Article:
Monday, May 11, 2009

Birds of Appleton Farms: The Killdeer

Appleton Farms is a great place for birds and for birdwatching. Being an avid birder, I have of course noticed a lot of the birds that make Appleton their home or a stopping off point on the way to some other place, and I hope to write about them from time to time on this blog. The list of birds I’ve seen so far (or heard) is decent, though I haven’t yet gone out on an early morning walk focused just on birds.  I’m there early enough already, most days of the week.  But I've seen Eastern Bluebird, Cooper’s Hawk Red-tailed Hawk, Pine Warbler, American Pipit, Barred Owl (in the wooded Grass Rides), Barn Swallow, American Crow, American Goldfinch, Eastern Phoebe…that’s just a small selection.

There’s one bird that we, as farmers, have especially close contact with, and that’s the killdeer. The thing about the killdeer is that it likes to nest in the kind of habitat that looks exactly like our fields. Correction - the killdeer likes to nest in our fields. Killdeers are generally found on grassy fields, dirt fields, lawns, muddy edges of lakes or reservoirs, in general just about any open area of grass or dirt. They make surprisingly open and accessible nests by making a shallow scrape in the dirt, sometimes lined with a few rocks.  Their eggs are very inconspicuous and look just like stones.

All throughout the day we are likely to hear their distinctive, high-pitched calls, see them flying around our tractors or watch them running between crop rows and through the roughly plowed furrows. I have seen them on a couple of occasions do their famous broken-wing walk, meant to lure predators away from a nest or chicks by simulating an easy meal.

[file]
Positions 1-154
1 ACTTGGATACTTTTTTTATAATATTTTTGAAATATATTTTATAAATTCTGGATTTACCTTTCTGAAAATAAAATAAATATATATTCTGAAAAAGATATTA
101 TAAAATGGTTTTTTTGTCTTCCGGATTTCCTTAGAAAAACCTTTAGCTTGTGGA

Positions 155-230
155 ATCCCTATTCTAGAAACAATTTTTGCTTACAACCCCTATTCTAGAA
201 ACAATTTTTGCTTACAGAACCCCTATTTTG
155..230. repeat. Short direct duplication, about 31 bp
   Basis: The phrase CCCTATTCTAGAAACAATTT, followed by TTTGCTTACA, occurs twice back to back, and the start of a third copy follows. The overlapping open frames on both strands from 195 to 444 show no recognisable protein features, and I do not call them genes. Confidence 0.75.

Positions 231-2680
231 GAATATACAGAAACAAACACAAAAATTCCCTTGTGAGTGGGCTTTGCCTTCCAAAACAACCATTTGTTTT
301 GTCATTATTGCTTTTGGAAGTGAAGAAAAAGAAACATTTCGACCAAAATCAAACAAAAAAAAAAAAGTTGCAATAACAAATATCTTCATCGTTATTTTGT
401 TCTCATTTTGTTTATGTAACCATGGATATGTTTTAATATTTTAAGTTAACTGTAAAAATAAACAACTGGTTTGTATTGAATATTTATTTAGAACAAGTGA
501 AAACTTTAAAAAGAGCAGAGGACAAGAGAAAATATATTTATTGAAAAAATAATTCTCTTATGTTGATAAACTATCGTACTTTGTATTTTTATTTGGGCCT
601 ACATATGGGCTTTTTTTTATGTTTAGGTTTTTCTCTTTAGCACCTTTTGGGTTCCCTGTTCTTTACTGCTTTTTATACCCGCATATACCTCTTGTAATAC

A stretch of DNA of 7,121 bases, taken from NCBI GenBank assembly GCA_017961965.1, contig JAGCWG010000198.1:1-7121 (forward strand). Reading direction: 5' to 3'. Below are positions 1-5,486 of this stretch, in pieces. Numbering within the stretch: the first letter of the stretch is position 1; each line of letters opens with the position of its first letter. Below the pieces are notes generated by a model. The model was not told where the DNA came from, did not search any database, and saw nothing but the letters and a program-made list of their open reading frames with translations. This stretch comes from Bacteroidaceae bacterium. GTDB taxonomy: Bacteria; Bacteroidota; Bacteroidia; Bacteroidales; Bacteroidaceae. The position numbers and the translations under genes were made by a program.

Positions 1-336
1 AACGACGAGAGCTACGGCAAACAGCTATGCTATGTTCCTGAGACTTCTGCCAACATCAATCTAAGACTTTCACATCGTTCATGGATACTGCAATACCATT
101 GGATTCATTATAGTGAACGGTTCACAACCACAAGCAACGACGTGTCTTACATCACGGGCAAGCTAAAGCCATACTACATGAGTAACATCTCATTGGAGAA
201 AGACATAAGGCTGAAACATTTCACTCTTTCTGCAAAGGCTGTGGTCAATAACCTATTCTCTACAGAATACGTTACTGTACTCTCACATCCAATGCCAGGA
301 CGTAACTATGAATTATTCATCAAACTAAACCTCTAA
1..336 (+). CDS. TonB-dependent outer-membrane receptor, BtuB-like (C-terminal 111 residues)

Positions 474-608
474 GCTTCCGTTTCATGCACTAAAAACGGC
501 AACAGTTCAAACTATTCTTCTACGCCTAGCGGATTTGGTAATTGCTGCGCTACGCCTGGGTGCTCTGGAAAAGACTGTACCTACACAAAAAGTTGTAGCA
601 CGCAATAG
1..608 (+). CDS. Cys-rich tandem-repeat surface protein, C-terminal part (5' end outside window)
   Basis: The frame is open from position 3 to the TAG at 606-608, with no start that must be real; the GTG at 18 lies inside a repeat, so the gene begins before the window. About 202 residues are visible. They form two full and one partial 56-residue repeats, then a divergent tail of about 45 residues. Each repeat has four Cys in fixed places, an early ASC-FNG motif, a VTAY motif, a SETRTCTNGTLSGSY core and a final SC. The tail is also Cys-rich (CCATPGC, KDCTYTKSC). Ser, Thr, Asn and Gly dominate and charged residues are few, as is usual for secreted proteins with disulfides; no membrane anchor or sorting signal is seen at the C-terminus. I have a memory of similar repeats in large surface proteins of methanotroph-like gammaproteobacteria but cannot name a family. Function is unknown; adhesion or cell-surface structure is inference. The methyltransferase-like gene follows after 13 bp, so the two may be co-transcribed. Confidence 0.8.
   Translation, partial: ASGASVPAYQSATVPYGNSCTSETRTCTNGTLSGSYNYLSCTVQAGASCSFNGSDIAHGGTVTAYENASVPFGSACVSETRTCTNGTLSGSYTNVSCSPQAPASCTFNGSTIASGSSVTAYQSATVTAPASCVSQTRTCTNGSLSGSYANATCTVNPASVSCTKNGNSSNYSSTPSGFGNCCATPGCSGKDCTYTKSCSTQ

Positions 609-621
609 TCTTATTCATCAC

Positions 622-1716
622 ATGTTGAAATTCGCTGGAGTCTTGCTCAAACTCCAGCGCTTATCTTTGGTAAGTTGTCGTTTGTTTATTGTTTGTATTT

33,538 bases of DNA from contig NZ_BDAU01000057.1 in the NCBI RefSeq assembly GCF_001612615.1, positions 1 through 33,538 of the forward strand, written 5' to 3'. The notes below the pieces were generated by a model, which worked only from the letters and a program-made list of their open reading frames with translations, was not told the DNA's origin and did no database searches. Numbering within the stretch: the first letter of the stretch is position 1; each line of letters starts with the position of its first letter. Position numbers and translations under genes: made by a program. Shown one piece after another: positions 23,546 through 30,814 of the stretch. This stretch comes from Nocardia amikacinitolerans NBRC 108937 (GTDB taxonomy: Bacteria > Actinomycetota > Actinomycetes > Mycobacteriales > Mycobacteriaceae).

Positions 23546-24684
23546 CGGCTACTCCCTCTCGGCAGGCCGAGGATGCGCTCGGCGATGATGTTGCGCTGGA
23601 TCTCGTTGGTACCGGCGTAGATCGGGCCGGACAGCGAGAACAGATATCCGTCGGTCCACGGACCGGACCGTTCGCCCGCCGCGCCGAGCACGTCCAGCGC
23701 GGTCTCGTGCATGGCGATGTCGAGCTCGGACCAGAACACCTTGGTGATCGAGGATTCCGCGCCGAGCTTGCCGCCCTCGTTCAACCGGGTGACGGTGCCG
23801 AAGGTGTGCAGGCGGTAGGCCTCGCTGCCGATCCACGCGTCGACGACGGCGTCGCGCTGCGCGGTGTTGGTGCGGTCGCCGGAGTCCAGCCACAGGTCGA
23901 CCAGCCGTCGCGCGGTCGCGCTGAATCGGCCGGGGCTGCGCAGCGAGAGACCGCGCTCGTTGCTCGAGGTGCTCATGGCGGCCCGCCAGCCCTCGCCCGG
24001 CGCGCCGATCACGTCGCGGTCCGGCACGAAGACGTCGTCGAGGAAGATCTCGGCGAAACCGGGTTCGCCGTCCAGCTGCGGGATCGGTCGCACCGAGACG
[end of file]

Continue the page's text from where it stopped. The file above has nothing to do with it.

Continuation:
Unfortunately, we are not in a position to just stop what we’re doing and make sure that we don’t disturb their nesting sites. In fact, I am sure that we have, without even noticing, destroyed several nests already as we prepare the fields for planting. It gets me wondering how they make out at all, but they are not a particularly uncommon bird; there are of course many grassy fields and patches of dirt out there that are not intensively farmed. And my guess is that they probably sneak a successful nest or two through on our fields, also. I feel for them, though I also enjoy watching them wing about as I go about my day. I think if I had my own farm I would try and have some enticing corner of my fields that I plowed once or twice a season and keep free of shrubs and tree seedlings but would avoid planting, and hope that a pair of killdeers would make good use of it. How I would get the birds to nest there and not elsewhere is an entirely different story, of course.


Anonymous said...

i love Appleton farms, i work down the street from it, great place.

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